In response, Allianz’s contention is that the CCC was not a condition precedent as it was not expressly provided in the reinsurance contract. As such, Allianz’s right to rely on the FTSC was not conditional upon the compliance of the CCC. In any case, Allianz contended that it did not breach the terms of the CCC.

 

Decision

 

The question before the Court of Appeal was whether the FTSC or CCC would take precedence over one another in the said reinsurance contract between Allianz and Chubb?

 

It was held that the answer would vary from case-to-case, depending on the express words used in the reinsurance contract and on the true and proper construction of the FTSC and CCC. In interpreting the CCC and FTSC, the court must look at the intention of the parties to determine whether the former will take precedence over the latter and vice versa.

 

The Court of Appeal examined several cases from the United Kingdom (UK) involving similar disputes, namely The Insurance Co of Africa v Scor (U.K.) Reinsurance Co Ltd [1985] 1 Lloyd’s Rep 312, Gan Insurance Co Ltd v Tai Ping Insurance Co Ltd [2002] EWHC Civ 248, and Eagle Star Insurance Co Ltd v JN Cresswell and others [2004] 2 All ER (Comm) 244. In these UK cases, it was held that a CCC takes precedence over the FTSC and the reinsurer was only required to follow the settlement to which they had consented to.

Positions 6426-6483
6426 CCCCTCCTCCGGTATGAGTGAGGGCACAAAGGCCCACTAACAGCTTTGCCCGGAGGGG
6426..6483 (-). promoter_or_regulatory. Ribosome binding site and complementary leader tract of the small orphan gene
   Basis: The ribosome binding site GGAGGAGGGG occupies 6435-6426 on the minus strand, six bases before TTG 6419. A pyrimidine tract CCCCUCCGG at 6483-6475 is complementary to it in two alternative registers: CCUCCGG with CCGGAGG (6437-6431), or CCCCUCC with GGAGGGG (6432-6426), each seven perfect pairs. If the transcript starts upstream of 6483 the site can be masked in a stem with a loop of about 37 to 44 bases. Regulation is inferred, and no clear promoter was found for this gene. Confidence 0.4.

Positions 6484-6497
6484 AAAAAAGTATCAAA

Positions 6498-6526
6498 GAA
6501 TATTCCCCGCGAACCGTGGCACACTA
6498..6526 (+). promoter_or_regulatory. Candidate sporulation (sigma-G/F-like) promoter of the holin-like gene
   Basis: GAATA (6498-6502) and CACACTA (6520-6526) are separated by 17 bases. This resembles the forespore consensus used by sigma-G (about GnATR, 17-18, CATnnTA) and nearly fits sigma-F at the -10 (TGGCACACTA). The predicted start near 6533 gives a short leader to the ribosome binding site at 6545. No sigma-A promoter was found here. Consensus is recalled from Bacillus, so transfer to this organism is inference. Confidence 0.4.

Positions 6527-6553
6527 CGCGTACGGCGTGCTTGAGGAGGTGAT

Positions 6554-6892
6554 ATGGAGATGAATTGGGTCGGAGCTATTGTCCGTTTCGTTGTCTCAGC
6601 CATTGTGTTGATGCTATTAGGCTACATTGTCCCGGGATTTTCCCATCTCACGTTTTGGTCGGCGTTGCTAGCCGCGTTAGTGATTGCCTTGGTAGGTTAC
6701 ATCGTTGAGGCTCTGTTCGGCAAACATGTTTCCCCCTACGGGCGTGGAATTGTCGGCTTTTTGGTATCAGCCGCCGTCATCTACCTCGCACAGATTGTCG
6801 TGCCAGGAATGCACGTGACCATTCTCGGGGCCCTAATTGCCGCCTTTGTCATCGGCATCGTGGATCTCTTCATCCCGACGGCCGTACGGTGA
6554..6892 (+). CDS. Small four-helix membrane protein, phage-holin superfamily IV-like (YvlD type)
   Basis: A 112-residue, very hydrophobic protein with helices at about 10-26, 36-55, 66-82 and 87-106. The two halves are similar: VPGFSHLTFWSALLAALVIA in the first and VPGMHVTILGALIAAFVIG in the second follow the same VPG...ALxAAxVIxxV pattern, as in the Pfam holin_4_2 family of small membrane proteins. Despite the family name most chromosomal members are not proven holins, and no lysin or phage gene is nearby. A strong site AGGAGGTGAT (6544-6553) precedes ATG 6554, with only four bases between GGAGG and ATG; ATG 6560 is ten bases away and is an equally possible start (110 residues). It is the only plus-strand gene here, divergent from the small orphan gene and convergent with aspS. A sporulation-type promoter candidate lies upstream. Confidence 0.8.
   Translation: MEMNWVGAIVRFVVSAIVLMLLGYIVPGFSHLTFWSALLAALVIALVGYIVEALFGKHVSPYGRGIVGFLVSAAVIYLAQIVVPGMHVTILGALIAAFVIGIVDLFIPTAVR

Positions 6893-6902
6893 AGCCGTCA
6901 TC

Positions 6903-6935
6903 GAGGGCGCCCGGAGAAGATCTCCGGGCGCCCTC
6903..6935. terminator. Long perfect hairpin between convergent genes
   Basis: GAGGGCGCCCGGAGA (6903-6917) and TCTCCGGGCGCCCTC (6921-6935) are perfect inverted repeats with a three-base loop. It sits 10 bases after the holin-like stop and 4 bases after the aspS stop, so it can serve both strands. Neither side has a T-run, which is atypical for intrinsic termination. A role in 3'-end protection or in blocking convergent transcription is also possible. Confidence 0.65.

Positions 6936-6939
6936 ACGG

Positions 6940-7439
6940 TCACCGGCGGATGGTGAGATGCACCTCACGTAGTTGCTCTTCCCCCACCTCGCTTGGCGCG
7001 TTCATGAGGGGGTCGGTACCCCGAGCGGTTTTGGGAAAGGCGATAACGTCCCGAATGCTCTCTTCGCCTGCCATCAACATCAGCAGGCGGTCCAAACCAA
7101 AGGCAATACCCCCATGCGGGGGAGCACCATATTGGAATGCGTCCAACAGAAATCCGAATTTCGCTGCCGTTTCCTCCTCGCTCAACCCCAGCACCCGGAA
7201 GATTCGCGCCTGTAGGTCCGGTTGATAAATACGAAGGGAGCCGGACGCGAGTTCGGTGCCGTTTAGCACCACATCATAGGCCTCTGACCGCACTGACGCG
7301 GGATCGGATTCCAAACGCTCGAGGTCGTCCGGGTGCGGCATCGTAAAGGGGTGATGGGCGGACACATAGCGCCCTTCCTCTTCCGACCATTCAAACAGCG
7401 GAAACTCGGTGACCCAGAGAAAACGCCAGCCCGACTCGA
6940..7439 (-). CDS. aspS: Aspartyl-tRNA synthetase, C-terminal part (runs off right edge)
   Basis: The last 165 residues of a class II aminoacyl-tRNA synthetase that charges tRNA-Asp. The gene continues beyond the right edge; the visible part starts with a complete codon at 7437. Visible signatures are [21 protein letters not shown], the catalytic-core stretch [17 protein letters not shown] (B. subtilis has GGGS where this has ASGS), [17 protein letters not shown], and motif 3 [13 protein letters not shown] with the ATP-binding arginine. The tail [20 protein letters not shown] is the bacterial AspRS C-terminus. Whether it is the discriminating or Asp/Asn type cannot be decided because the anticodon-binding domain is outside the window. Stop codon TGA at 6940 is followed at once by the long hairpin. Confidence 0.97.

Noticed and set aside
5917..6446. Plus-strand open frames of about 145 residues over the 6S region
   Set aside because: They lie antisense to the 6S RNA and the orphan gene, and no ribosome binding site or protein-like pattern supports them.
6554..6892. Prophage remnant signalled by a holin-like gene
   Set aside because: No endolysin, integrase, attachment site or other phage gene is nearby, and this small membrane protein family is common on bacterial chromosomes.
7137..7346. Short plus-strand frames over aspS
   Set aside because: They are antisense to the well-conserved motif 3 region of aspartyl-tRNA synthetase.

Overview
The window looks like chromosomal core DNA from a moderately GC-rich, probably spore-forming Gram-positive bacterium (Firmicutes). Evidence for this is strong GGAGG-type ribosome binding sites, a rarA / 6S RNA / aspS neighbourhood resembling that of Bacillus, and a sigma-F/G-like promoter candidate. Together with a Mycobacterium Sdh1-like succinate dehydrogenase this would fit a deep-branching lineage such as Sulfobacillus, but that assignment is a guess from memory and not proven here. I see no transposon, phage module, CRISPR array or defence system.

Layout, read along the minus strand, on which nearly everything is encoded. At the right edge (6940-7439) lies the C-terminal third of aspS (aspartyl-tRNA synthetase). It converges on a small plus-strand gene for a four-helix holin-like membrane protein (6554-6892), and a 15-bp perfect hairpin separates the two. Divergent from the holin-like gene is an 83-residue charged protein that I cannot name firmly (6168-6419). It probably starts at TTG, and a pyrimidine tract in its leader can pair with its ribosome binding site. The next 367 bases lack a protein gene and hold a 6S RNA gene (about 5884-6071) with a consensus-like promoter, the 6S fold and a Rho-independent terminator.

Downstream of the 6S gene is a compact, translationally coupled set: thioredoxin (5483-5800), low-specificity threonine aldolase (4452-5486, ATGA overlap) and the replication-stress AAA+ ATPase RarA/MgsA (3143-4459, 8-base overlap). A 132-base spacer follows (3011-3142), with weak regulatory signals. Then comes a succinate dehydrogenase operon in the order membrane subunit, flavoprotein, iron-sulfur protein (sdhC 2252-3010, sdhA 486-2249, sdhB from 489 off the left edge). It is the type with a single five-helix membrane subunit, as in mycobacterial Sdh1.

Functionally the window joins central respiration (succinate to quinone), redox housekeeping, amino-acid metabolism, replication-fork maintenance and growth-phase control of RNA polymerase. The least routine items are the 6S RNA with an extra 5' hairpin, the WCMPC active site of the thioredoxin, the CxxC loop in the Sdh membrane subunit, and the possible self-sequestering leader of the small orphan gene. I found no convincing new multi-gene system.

However, in the present case, the Court of Appeal found that the CCC was worded differently from the UK cases cited above. The Court of Appeal found that the CCC in this appeal was not a condition precedent for the following reasons:

a)    The CCC was not expressed to be a condition precedent and does not require Allianz to obtain prior approval or consent from reinsurers to settle the claim.

 

b)    Allianz as the principal insurer was entitled to settle the underlying claim and was only required to keep the reinsurer informed of the same.

 

c)     Chubb had no right to control or be directly involved in the claims process, negotiations and settlement process.

 

d)    The CCC does not provide that Allianz must comply with the CCC before it can exercise the FTSC.

 

Accordingly, for these reasons, the court held that it was not the intention of the parties for the CCC to take precedence over the FTSC.

 

The Court of Appeal held that Allianz was entitled to recover from Chubb its share of the Settlement under the FTSC as Allianz had acted with utmost good faith, in a proper and business-like manner when processing and reaching a settlement of the claim:

 

a)          Allianz had duly notified the reinsurers when the claim was made and kept them informed of the status of the said claims throughout.

 

b)          Allianz appointed international loss adjusters with substantial experience to investigate into the loss, experienced technical consultants to conduct investigations into the root cause of the damage and experienced legal advisors with substantial expertise and reputation to provide legal opinion on the policy liability.

 

Key Takeaways


Reinsurance is a vital part of the insurance machinery by mitigating and spreading out risks in the global economy, which facilitates the growth and continuity of businesses in the face of uncertainties.

 

The presence of the CCC and FTSC regulates the relationship between reinsurer and reinsured. Whether one may take precedence over the other would depend on the express words of the said clauses adopted in the reinsurance contract. Parties are at liberty to limit the scope, applicability and effect of a FTSC or CCC as they deem fit, but it is imperative that these provisions be spelt out in clear and unambiguous terms to reflect their intention.


9 May 2024